The EU27 will come under mounting pressure to grant an extension if Prime Minister May delivers a plan, based on an agreement with the Labour leader Jeremy Corbyn. It would be hard to deny the UK more time if there was a cross-party agreement in place. But whatever promises are made, the House of Commons and even the government might decide not to play along, now, when making a decision, or further into the extension, for example when implementing legislation or when there is a need to make preparations for the UK to take part in the EP elections.

A long extension without a decision?

No extension is thus unlikely. But there are strong reasons why a long extension beyond the EP elections without a UK decision would not be in the Union’s best interest. Politically, given that some countries lean towards no further extension, a unifying position is more likely to be found on a short extension. A long extension also carries (potential) political costs: the UK would have to take part in EP elections and would be a full member state, with all the rights and obligations that that entails until the end of the extension. This could potentially create problems for the EU's decision-making process.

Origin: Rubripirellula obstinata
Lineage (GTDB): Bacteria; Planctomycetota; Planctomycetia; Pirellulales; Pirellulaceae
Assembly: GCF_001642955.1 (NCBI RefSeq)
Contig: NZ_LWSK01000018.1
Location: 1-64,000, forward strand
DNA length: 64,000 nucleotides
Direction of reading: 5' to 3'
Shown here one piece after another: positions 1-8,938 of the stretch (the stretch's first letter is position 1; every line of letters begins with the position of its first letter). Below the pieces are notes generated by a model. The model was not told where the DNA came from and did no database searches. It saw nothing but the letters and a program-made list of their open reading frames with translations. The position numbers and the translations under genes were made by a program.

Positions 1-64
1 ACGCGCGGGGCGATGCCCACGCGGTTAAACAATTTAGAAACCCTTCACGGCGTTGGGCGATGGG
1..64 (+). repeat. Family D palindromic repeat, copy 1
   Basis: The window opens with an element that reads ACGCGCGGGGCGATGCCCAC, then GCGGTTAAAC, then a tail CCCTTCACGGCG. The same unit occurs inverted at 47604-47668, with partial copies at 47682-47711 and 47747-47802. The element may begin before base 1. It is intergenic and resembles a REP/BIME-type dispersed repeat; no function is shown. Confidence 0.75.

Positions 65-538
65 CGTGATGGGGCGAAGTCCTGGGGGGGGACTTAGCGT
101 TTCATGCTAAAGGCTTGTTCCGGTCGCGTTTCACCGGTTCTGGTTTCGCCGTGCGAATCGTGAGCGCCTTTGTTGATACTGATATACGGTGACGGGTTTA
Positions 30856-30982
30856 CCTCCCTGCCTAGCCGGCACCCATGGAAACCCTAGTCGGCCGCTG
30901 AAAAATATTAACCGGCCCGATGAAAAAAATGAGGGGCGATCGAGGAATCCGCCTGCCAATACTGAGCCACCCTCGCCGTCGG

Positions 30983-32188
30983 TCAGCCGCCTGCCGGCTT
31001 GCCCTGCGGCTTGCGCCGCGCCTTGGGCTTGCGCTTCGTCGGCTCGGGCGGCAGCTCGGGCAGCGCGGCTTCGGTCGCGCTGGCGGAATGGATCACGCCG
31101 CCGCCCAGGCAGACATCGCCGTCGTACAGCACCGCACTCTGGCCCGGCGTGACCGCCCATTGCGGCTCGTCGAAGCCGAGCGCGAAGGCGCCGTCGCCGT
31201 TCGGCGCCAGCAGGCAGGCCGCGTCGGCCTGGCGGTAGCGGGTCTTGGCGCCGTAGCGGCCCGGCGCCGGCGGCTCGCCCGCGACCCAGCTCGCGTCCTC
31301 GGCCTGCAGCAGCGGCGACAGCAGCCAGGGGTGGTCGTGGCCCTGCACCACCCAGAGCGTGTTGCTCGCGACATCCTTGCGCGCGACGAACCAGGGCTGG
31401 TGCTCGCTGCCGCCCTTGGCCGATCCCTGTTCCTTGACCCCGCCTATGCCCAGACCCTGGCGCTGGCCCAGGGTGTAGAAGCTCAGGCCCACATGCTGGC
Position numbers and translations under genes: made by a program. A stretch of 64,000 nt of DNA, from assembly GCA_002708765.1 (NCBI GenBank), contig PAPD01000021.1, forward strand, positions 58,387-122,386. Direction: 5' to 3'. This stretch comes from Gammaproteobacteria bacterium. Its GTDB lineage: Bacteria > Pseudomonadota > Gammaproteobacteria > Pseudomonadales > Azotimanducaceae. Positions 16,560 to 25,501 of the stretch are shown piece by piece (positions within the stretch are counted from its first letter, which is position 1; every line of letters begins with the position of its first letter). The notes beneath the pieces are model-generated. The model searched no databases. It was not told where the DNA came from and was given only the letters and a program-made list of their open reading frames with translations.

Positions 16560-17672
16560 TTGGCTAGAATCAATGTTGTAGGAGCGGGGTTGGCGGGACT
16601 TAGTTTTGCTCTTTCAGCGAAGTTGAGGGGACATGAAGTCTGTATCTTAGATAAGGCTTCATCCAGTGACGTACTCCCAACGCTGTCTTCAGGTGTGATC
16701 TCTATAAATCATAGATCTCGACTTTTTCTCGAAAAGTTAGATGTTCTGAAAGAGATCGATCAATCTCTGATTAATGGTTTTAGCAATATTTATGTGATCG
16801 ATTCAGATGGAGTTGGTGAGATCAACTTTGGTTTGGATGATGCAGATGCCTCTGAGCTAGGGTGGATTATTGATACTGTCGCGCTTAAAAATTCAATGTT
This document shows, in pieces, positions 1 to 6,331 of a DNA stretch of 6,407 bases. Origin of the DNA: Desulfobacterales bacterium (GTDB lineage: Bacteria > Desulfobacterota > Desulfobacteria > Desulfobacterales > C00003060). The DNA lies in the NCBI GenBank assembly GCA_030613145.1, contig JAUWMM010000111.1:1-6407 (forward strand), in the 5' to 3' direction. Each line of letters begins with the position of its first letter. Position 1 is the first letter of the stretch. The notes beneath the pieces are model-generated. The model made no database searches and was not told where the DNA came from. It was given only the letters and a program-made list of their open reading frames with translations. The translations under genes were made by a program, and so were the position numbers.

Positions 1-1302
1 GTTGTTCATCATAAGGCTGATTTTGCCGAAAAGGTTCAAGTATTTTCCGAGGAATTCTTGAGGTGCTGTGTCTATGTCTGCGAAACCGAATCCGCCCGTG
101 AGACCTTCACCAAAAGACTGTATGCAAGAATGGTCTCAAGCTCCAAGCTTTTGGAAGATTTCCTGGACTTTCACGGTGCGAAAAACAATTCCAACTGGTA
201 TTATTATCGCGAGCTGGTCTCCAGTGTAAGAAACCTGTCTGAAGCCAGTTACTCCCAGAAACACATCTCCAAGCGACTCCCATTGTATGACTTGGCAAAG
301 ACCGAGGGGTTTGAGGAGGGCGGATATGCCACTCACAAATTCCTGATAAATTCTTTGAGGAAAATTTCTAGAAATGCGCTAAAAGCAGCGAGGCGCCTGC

A long extension without justification could also lead to a loss of credibility for the EU27. Many would argue that the EU will never follow through on the no deal threat. The lack of pressure coming from the imminent approach to the cliff edge would also make a resolution less, rather than more likely. So far, the House of Commons has only started to move when the threat of no deal is high and immediate.

A justified long extension